We should.  We might learn, for example, that some specific diseases are caused by combined preficiencies.  For example, if an adult is preficient in Vitamin A, and preficient in Omega 3 oils, and deficient in Vitamin B5 - we might find a very specific disease that is directly caused by this combination.

The truth is, we hardly measure deficiencies.  And we don't study illness and disease caused by minor, or short term deficiencies.  So we cannot take the next step - and measure illness and disease caused by combinations of deficiencies. There are many groups of diseases where our current 'medical paradigm' cannot find the cause. Maybe a health paradigm will help us to find some of these causes.

What can you do?  You have only one choice - to do your own research, and make your own decisions.  Because even the best information available from the IOM is only valid for 'healthy individuals'.  And we don't measure health, so we have no idea how healthy you are - or how healthy I am. You may be able to change your diet to ensure that you consume sufficient quantities of Vitamin A.  But if you think you can meet all of your nutritional needs for optimal health through diet - you may want to check out the food myth.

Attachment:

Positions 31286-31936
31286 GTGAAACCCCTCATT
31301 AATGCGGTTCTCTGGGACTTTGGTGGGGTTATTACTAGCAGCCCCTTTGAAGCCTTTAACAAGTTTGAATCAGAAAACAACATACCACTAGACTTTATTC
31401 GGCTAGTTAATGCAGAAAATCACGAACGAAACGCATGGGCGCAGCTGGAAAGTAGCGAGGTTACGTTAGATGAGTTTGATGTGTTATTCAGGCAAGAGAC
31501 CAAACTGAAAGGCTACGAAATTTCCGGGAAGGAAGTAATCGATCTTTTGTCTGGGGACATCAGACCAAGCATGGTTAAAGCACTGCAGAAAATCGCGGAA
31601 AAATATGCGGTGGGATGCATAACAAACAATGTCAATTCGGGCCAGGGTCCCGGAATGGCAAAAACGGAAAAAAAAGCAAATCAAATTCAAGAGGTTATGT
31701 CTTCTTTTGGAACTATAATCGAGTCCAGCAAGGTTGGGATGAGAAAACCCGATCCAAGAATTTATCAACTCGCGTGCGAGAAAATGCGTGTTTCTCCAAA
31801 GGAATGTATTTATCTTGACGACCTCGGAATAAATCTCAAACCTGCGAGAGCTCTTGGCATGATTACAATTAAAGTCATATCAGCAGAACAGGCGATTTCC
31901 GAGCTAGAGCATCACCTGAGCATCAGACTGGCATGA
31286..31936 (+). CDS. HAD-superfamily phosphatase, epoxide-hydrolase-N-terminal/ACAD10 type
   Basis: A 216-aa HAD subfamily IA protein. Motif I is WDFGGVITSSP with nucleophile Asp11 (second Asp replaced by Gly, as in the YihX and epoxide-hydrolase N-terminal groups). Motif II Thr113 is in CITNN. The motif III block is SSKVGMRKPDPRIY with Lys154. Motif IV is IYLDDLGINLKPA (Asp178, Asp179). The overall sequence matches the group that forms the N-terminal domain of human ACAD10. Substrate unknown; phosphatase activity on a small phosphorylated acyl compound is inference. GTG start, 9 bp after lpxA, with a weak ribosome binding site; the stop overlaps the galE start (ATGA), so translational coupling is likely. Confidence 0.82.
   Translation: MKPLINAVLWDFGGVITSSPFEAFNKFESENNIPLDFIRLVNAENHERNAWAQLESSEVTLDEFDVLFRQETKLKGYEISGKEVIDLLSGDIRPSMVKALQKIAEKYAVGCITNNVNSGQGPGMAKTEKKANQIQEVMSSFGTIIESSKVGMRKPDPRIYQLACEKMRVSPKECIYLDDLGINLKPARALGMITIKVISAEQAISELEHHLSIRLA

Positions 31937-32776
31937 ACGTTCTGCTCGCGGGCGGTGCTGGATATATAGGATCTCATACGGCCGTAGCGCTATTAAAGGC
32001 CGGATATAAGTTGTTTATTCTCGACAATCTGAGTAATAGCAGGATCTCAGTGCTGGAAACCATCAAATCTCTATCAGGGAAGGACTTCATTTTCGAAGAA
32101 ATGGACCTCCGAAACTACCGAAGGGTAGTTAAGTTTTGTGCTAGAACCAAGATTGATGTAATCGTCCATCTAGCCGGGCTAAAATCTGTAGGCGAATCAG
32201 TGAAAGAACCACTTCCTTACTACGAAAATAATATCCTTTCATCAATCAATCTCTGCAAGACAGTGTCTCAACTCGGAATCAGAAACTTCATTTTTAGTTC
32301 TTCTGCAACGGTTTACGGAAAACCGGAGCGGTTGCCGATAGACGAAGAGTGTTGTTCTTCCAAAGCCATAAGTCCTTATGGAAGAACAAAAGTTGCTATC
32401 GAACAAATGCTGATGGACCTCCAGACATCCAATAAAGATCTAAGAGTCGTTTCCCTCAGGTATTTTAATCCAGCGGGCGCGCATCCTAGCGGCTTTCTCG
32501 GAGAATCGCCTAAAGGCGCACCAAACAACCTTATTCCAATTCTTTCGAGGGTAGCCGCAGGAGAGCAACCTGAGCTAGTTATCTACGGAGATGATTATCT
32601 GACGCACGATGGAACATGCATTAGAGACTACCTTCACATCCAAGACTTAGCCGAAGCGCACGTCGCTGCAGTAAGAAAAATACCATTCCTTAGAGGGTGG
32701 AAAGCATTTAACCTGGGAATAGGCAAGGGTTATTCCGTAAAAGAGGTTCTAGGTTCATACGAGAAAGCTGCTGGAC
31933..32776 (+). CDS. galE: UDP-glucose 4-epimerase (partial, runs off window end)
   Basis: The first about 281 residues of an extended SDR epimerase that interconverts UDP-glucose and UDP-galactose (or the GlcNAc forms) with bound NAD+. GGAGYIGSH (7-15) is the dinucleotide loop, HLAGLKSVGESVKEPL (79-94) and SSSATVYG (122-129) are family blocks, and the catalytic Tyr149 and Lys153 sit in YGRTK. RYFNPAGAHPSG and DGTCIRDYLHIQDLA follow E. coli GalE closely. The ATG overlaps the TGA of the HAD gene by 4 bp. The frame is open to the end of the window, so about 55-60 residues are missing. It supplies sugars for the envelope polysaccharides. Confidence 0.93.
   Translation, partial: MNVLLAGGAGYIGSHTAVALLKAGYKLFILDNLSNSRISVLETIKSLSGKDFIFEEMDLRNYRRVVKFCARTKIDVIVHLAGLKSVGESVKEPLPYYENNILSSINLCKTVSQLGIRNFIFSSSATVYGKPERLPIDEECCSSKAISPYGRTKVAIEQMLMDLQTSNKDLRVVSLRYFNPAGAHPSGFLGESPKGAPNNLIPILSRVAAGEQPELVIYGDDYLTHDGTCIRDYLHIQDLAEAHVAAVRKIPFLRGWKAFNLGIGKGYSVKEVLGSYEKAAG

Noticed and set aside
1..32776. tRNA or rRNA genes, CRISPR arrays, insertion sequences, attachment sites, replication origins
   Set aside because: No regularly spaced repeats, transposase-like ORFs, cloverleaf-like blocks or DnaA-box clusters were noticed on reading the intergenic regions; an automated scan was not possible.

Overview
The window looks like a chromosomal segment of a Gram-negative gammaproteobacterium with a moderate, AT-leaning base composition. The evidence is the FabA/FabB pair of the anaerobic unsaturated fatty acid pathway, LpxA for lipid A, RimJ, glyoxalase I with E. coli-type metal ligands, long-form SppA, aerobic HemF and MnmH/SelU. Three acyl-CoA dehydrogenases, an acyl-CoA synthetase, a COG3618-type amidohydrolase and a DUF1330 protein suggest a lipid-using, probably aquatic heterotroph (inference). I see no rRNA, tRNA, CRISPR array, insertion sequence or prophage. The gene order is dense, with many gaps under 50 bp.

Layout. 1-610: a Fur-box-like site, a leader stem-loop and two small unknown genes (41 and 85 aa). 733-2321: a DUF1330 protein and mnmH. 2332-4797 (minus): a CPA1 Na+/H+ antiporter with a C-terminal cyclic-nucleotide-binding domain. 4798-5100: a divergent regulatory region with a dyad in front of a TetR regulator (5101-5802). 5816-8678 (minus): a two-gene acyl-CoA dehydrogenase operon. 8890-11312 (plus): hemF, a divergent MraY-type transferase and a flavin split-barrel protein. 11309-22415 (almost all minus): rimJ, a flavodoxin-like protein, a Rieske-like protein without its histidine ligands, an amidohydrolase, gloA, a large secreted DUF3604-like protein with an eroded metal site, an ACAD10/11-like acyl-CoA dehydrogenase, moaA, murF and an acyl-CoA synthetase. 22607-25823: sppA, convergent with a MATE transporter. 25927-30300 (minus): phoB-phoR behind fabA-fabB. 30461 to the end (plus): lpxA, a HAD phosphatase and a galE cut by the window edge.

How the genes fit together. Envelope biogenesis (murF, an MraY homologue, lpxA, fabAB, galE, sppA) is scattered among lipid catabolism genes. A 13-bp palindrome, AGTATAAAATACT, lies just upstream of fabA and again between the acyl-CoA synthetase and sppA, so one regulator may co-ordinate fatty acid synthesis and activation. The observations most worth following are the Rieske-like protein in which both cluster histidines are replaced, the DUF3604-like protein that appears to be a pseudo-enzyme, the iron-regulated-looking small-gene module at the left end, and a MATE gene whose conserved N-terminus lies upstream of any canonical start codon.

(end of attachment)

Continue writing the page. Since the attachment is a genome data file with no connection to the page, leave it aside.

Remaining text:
I am not a doctor - I cannot make medical recommendations. But in the case of Vitamin A, there is an easy out.  You can consume beta-carotene, which your body uses to create Vitamin A as required.  Beta-carotene is benign - it does not appear to be toxic even at extremely high levels of consumption.  So you can safely change your diet, or supplement your diet to increase your intake of Beta-carotene, and ensure your Vitamin A consumption is not preficient.

How many other nutrients are essential to optimal health?  We don't know for certain.  What quantities are required for optimal health? For certain - we don't know.

Yours in health,
Tracy is the author of two book about healthicine: